A few weeks ago we were among the crowd cheering on the University of Iowa Hawkeyes against Wyoming. Although I’ve been an Iowa fan my entire life, this was the first time I attended one of their football games. It wasn’t the football team that finally drew us to the game though. Our entire family was there to support my niece for her inaugural performance with the University of Iowa Marching Band Drumline.
As luck would have it, that’s not the only inaugural thing that happened that day.
At the end of the first quarter, people all around me started waving. Sporting events are riddled with traditions so I figured it was some kind of longstanding tradition to wave to those on the other side of the field. Some kind of community bonding or something. It’s Iowa after all and we’re friendly like that. We didn’t know but when in Rome… so we waved too.
The roaring and even more waves took shape as the public announcement cleared it all up. The recipients of this gush of Iowa love weren’t in the stadium at all. We were all waving at the people watching the game from the top floor of the building next door overlooking Kinnick Stadium. No, this wasn’t some fancy hi-rise or expensive box seats for those with money to burn. These fans were children and their families who temporarily call Iowa City their home.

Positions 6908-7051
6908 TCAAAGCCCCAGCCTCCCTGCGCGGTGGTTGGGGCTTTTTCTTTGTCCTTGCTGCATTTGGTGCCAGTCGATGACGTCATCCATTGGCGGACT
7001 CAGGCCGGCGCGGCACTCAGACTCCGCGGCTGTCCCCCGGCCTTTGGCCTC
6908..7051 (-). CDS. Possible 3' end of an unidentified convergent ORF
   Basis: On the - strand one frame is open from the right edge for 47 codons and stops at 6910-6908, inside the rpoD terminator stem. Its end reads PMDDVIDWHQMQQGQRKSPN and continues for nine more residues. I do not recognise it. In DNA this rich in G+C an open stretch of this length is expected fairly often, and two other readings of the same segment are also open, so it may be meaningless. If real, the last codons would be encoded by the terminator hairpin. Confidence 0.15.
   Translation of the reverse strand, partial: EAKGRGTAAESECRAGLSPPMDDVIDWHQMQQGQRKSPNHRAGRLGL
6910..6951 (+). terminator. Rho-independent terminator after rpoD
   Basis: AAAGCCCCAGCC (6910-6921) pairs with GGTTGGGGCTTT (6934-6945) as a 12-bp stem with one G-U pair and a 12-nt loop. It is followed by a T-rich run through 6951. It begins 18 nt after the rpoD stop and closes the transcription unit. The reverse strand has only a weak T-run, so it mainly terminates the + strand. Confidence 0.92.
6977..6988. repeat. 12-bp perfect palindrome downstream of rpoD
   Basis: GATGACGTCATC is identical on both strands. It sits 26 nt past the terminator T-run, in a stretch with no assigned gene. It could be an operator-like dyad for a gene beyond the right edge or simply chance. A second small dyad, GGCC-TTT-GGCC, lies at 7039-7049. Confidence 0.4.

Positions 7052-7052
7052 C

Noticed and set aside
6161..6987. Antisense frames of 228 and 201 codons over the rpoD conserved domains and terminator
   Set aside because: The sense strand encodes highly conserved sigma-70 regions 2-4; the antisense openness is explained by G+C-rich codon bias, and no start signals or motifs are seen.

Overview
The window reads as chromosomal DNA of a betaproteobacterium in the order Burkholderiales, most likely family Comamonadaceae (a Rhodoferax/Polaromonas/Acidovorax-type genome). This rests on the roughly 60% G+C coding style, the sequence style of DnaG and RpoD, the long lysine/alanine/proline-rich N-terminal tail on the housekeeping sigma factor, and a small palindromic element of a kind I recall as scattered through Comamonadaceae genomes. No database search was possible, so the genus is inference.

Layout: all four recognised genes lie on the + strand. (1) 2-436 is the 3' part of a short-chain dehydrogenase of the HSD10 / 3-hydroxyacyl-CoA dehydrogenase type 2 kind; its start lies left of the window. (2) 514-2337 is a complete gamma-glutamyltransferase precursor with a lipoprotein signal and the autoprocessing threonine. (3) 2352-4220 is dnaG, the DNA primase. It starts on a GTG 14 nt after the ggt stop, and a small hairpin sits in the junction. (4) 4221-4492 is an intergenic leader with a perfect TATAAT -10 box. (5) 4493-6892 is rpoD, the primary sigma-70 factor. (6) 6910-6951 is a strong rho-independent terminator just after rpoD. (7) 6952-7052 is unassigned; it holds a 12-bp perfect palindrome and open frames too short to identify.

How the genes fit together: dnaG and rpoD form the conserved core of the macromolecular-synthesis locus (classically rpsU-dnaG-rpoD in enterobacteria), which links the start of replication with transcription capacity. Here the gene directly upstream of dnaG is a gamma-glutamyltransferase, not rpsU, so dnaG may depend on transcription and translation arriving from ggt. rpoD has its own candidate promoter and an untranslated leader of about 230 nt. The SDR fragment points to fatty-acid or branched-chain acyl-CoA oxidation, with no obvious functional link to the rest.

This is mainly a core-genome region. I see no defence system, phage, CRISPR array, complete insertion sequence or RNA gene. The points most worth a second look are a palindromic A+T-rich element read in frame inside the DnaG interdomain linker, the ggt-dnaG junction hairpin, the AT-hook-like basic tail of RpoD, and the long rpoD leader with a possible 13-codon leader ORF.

The building? The University of Iowa Stead Family Children’s Hospital. When it was built, the plan was to have a way for the children and their families to enjoy the game. Last year when we delivered our holiday gift guide donations, they gave us a brief tour and you could hear the pride in their voices as they shared about the project.
At the time, I had no idea we would be part of a new tradition involving the hospital, the children and the University of Iowa football program.
— UIChildrens (@UIchildrens) September 3, 2017
But we were and every time I read more about it, I get teary-eyed with pride. Not for being part of the tradition, but for being from a state that took prime real estate and earmarked it for children stuck in a hospital. For being in the crowd with people like Krista Young who sparked the idea and individuals who realized the world doesn’t revolve around football – or any other game, sport or event. For being part of a movement that transcends politics and entertainment and unites the community. For seeing fans, officials, players alike all recognizing that something as simple as a smile and a wave can move mountains. It was a great feeling to be there.
I first realized the magnitude when it was shared on SportCenter. Then friends began sharing it over and over again on Facebook. All with different sources: The Washington Post, Reddit, BuzzFeed, CBS Sports, ABC News, Business Insider and a multitude of local networks. I smiled when I saw it mentioned on The Today Show.
Even industry professionals such as David Housel, former Auburn University Sports Information & Athletic Director, chimed in.
I’ve participated in traditions before, but nothing like this – especially not when it first happened. I’m proud to be among those.
Kudos to the University of Iowa and all the people who helped make this a reality.